Wednesday, 11 December 2013

Pom Pom Quarterly Winter 2013

Today's review is of a relatively new knitting magazine I haven't reviewed before, Pom Pom Quarterly. Pom Pom, which was launched in the summer of 2012 is, according to its website, "a quarterly, collectable publication based in London, UK for smart, creative types who like knitting patterns with a modern aesthetic, great photography and interesting writing".

Let's have a look at the ten patterns in their Winter 2013 issue, shall we?





The Anzen crocheted cardigan. This one could have gone badly and wound up looking like an afghan with sleeves (I believe "slanket" is the technical term), but it hasn't. It sits well and has a modern air. I'm really not enthused about the big old safety pin that's holding it together, but that's easily substituted for the shawl pin or brooch of your choosing.





The Aureus cardigan. Love the stitchwork on this one, but not the shape of it. The stylists here have done their level best to give this cardigan a chic look and haven't succeeded. It's going to look just plain frumpy on most women. I'd fix the dropped shoulders, add some waist shaping, and make it large enough to meet in the front on the wearer.





The Fjordland cap. I very much like this little hat. The star on the top and the patterning around the circumference are seasonal in a cute way and yet still suited for an adult.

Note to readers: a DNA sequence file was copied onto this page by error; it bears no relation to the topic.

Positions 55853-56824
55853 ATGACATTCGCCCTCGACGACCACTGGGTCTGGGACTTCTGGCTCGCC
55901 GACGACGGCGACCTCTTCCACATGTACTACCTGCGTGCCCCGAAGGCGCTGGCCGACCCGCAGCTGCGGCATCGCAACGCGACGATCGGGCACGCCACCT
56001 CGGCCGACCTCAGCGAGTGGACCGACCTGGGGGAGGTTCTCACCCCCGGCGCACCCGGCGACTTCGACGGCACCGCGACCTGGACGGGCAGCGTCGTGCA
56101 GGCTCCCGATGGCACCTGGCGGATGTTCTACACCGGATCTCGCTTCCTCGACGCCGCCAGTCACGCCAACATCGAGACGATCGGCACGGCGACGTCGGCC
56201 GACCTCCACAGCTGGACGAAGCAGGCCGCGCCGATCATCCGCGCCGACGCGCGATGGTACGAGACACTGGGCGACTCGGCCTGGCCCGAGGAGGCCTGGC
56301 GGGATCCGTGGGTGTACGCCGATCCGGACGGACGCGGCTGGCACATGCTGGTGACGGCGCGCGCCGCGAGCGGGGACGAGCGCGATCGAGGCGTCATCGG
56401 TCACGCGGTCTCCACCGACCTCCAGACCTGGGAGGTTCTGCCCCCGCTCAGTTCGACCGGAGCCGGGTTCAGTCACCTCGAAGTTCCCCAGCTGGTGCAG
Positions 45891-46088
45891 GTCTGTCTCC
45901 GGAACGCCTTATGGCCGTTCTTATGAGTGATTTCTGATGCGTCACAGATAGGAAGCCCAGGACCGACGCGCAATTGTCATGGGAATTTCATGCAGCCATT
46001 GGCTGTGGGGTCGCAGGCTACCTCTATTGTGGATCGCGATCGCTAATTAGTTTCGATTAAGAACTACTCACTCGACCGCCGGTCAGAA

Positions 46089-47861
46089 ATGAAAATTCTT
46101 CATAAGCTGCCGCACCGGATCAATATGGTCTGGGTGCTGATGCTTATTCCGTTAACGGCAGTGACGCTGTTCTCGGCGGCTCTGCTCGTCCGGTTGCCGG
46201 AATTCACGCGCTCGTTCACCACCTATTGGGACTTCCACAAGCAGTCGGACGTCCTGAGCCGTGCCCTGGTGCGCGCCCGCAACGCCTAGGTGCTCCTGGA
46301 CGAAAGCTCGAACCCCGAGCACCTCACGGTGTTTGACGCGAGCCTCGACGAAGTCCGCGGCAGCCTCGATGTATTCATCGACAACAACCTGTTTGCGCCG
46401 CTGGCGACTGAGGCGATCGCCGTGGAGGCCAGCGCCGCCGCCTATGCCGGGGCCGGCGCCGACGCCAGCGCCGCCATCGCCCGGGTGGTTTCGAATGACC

The Garland pullover. This is the cover look, and it looks fairly pretty in repose, but look at what happens once the model raises her arm. Call me staid if you wish, but I remain unmoved from my conviction that exaggerated cuts like this look just plain sloppy at least nineteen times out of twenty, and no, this is not one of the exceptions. I would cut this sweater down to a standard fit, because it will be a lovely piece that way, given the lacework, the soft mohair, and a delicate confection of a colour.





The Hyoutan mittens. I'm not crazy about these. The mittens look a little big and clumsy, and the colourwork looks a little odd — that pattern doesn't make much sense visually.





The Silver Birch socks are an attractive and nicely finished design.





The Take Heart hat is a pretty standard cabled hat. I'm not sure I personally care for the Flopsy Cottontail-style pom pom which is its one claim to originality, but I suppose it could be cute on the right sassy young wearer. And it's easily left off if you don't think it'll work for you.





The Tuuli fingerless mitts. I rather like these. The texture is good, the subtle slubs of colour add to the interest, and doing the palms in stockinette is a practical move.





The Vintage Bullion crocheted scarf. I seesawed on this one, trying to decide if it was interesting or too BoHo, and I think I'm going to come down on the interesting side. The texture really is very good and pleasing. But I would be careful about what colour I made this in. Don't go with a yarn that makes you think of granny afghans, because it will make your scarf look like an artifact of the seventies, and not in a good way.





The Winterberry shawl. I very much like this piece, which is simple and wearable, will actually keep you warm and not catch on everything, and yet has both visual interest and a polished, finished look. Designers round all these bases less often than you'd expect.

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